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"Do you have a band?" : poetry and punk rock in New York City / Daniel Kane.

By: Kane, Daniel, 1968- [author.]Material type: TextTextPublisher: New York : Columbia University Press, [2017]Description: 1 online resourceContent type: text Media type: computer Carrier type: online resourceISBN: 023154460X; 9780231544603Subject(s): American poetry -- New York (State) -- New York -- History and criticism | American poetry -- 20th century -- History and criticism | Punk rock music -- New York (State) -- New York -- History -- 20th century | Punk culture -- New York (State) -- New York -- History -- 20th century | New York (N.Y.) -- Intellectual life -- 20th century | MUSIC -- Genres & Styles -- Punk | American poetry | Intellectual life | Punk culture | Punk rock music | New York (State) -- New York | 1900-1999Genre/Form: Electronic books. | Criticism, interpretation, etc. | History. Additional physical formats: Print version:: "Do you have a band?".DDC classification: 811/.540997471 LOC classification: PS255.N5 | K363 2017Online resources: Click here to access online
Contents:
The Fugs are coming -- Lou Reed: "In the beginning was the word" -- Proto-punk and poetry on St. Mark's Place -- Richard Hell, Genesis: grasp, and the making of the blank generation -- "I just got different theories": Patti Smith and the New York School of poetry -- Giorno poetry systems -- Eileen Myles and the International Fuck Frank O'Hara movement -- "Sit on my face!": Dennis Cooper, the first punk poet -- Afterword: people who died.
Summary: During the late 1960s, throughout the 1970s, and into the 1980s, New York City poets and musicians played together, published each other, and inspired one another to create groundbreaking art. In "Do You Have a Band?", Daniel Kane reads deeply across poetry and punk music to capture this compelling exchange and its challenge to the status of the visionary artist, the cultural capital of poetry, and the lines dividing sung lyric from page-bound poem. Kane reveals how the new sounds of proto-punk and punk music found their way into the poetry of the 1960s and 1970s downtown scene, enabling writers to develop fresh ideas for their own poetics and performance styles. Likewise, groups like The Fugs and the Velvet Underground drew on writers as varied as William Blake and Delmore Schwartz for their lyrics. Drawing on a range of archival materials and oral interviews, Kane also shows how and why punk musicians drew on and resisted French Symbolist writing, the vatic resonance of the Beat chant, and, most surprisingly and complexly, the New York Schools of poetry. In bringing together the music and writing of Richard Hell, Patti Smith, and Jim Carroll with readings of poetry by Anne Waldman, Eileen Myles, Ted Berrigan, John Giorno, and Dennis Cooper, Kane provides a fascinating history of this crucial period in postwar American culture and the cultural life of New York City.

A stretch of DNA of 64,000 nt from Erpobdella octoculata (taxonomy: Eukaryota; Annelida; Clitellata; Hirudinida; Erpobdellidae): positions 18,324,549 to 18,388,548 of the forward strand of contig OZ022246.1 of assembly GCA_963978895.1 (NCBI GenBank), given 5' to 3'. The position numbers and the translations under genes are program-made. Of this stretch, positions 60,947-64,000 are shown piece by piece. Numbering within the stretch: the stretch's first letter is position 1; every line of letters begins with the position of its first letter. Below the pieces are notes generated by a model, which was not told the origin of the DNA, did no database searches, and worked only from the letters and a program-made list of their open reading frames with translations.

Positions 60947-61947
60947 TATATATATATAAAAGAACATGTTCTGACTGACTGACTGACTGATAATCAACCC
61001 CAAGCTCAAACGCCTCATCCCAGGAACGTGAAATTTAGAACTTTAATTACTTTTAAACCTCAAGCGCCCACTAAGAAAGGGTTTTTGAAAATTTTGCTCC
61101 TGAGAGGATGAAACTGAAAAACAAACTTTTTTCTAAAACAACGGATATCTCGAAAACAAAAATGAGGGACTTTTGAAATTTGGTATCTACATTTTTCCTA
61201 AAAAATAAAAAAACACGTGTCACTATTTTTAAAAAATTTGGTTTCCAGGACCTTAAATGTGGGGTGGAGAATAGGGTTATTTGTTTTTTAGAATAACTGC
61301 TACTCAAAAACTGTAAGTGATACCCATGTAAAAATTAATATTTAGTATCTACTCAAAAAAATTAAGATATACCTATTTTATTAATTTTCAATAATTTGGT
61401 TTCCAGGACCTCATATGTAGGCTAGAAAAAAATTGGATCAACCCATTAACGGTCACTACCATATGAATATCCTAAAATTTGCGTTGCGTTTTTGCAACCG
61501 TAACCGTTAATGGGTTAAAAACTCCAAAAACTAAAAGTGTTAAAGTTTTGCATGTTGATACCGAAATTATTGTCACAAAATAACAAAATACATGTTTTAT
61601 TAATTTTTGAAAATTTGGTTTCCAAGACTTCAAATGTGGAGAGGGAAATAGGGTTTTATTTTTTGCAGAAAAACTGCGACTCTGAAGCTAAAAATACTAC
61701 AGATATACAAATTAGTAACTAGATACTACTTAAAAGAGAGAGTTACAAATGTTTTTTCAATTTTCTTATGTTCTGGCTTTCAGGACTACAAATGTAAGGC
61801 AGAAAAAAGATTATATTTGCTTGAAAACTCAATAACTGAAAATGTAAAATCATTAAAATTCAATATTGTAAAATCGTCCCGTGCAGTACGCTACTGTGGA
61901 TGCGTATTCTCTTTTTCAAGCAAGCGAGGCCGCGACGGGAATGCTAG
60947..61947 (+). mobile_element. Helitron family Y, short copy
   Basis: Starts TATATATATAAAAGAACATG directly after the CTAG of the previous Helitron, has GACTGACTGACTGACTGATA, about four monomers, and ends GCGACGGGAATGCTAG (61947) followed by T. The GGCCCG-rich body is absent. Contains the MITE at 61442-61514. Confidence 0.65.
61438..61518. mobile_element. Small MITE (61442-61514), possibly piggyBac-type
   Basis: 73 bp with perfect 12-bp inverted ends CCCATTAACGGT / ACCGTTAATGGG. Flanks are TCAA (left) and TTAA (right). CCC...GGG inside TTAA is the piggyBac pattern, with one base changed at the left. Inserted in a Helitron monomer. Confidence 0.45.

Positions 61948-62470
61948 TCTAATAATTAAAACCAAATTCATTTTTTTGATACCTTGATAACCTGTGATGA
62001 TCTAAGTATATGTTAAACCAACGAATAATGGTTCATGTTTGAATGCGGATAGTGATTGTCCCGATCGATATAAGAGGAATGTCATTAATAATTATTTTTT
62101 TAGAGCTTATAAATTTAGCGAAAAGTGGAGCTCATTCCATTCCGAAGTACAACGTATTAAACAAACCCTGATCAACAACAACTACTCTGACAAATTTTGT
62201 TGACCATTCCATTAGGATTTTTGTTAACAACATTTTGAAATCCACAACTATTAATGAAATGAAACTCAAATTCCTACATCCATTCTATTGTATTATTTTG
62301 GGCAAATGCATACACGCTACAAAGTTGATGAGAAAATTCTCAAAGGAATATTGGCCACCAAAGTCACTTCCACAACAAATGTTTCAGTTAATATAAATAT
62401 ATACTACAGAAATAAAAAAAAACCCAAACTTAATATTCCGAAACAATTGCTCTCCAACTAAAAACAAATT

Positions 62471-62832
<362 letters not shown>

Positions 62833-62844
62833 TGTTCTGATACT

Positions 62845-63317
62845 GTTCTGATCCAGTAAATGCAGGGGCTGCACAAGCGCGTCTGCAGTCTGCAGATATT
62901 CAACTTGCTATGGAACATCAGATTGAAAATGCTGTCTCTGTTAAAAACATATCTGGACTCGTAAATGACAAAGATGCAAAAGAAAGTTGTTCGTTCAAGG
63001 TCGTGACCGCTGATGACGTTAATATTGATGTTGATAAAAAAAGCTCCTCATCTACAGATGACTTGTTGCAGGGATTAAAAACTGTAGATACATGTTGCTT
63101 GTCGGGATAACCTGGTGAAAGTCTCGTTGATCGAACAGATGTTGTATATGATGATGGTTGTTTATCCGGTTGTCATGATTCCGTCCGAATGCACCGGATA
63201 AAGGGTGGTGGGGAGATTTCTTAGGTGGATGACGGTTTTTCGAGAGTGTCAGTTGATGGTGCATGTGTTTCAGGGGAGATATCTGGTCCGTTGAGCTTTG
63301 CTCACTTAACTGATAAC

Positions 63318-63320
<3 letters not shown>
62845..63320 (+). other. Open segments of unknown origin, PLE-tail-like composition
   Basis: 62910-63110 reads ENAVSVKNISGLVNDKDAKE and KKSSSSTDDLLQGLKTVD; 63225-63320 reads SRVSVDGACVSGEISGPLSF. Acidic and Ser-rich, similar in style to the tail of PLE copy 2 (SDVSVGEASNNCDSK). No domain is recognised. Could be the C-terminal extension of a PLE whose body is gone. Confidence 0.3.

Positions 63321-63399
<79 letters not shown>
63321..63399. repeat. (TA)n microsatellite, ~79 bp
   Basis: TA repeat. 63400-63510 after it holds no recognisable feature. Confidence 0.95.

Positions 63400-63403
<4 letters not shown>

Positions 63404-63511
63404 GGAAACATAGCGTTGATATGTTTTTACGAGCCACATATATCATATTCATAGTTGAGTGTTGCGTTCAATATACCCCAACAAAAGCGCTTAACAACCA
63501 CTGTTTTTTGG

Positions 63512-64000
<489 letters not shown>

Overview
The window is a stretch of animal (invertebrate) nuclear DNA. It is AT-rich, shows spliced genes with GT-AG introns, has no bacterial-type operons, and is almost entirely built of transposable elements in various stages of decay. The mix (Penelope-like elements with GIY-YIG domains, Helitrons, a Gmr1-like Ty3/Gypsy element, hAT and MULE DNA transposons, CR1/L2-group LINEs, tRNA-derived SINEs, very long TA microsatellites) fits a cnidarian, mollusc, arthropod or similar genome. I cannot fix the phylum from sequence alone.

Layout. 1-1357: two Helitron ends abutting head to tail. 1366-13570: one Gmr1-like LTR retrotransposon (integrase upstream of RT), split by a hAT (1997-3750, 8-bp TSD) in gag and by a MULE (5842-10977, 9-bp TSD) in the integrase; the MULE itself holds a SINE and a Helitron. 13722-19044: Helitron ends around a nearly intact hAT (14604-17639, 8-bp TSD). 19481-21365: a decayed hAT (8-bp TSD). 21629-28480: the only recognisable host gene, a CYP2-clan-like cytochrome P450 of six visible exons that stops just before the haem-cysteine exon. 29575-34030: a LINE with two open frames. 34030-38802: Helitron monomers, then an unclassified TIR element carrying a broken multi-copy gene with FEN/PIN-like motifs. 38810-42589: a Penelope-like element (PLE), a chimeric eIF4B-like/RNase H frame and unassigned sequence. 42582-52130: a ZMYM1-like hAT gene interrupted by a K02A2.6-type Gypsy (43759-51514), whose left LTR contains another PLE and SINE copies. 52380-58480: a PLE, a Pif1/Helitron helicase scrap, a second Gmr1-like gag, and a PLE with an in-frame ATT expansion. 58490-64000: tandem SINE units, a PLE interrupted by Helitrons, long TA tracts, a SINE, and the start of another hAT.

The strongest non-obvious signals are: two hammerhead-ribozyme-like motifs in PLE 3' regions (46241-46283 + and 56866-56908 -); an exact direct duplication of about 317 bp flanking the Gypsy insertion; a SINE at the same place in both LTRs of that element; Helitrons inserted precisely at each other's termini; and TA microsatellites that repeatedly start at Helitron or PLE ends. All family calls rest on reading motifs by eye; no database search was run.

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Includes bibliographical references and index.

The Fugs are coming -- Lou Reed: "In the beginning was the word" -- Proto-punk and poetry on St. Mark's Place -- Richard Hell, Genesis: grasp, and the making of the blank generation -- "I just got different theories": Patti Smith and the New York School of poetry -- Giorno poetry systems -- Eileen Myles and the International Fuck Frank O'Hara movement -- "Sit on my face!": Dennis Cooper, the first punk poet -- Afterword: people who died.

During the late 1960s, throughout the 1970s, and into the 1980s, New York City poets and musicians played together, published each other, and inspired one another to create groundbreaking art. In "Do You Have a Band?", Daniel Kane reads deeply across poetry and punk music to capture this compelling exchange and its challenge to the status of the visionary artist, the cultural capital of poetry, and the lines dividing sung lyric from page-bound poem. Kane reveals how the new sounds of proto-punk and punk music found their way into the poetry of the 1960s and 1970s downtown scene, enabling writers to develop fresh ideas for their own poetics and performance styles. Likewise, groups like The Fugs and the Velvet Underground drew on writers as varied as William Blake and Delmore Schwartz for their lyrics. Drawing on a range of archival materials and oral interviews, Kane also shows how and why punk musicians drew on and resisted French Symbolist writing, the vatic resonance of the Beat chant, and, most surprisingly and complexly, the New York Schools of poetry. In bringing together the music and writing of Richard Hell, Patti Smith, and Jim Carroll with readings of poetry by Anne Waldman, Eileen Myles, Ted Berrigan, John Giorno, and Dennis Cooper, Kane provides a fascinating history of this crucial period in postwar American culture and the cultural life of New York City.

In English.

Online resource; title from digital title page (viewed on June 08, 2018).

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